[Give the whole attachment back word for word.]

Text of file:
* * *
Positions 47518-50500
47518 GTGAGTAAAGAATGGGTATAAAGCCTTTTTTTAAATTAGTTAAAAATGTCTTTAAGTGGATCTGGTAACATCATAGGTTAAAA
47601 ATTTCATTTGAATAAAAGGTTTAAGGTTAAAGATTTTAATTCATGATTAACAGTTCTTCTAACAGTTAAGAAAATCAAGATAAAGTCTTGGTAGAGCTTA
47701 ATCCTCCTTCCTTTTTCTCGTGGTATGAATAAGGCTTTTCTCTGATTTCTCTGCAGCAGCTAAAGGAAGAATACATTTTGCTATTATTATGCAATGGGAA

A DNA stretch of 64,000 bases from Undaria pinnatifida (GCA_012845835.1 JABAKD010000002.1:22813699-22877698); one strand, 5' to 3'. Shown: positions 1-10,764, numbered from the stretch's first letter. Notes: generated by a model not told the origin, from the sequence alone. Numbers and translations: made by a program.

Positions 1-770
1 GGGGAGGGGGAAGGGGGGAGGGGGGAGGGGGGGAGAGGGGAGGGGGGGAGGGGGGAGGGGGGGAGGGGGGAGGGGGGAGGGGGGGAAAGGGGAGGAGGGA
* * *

Positions 47518-50500
47518 GTGAGTAAAGAATGGGTATAAAGCCTTTTTTTAAATTAGTTAAAAATGTCTTTAAGTGGATCTGGTAACATCATAGGTTAAAA
47601 ATTTCATTTGAATAAAAGGTTTAAGGTTAAAGATTTTAATTCATGATTAACAGTTCTTCTAACAGTTAAGAAAATCAAGATAAAGTCTTGGTAGAGCTTA
47701 ATCCTCCTTCCTTTTTCTCGTGGTATGAATAAGGCTTTTCTCTGATTTCTCTGCAGCAGCTAAAGGAAGAATACATTTTGCTATTATTATGCAATGGGAA

A DNA stretch of 64,000 bases from Undaria pinnatifida (GCA_012845835.1 JABAKD010000002.1:22813699-22877698); one strand, 5' to 3'. Shown: positions 1-10,764, numbered from the stretch's first letter. Notes: generated by a model not told the origin, from the sequence alone. Numbers and translations: made by a program.

Positions 1-770
1 GGGGAGGGGGAAGGGGGGAGGGGGGAGGGGGGGAGAGGGGAGGGGGGGAGGGGGGAGGGGGGGAGGGGGGAGGGGGGAGGGGGGGAAAGGGGAGGAGGGA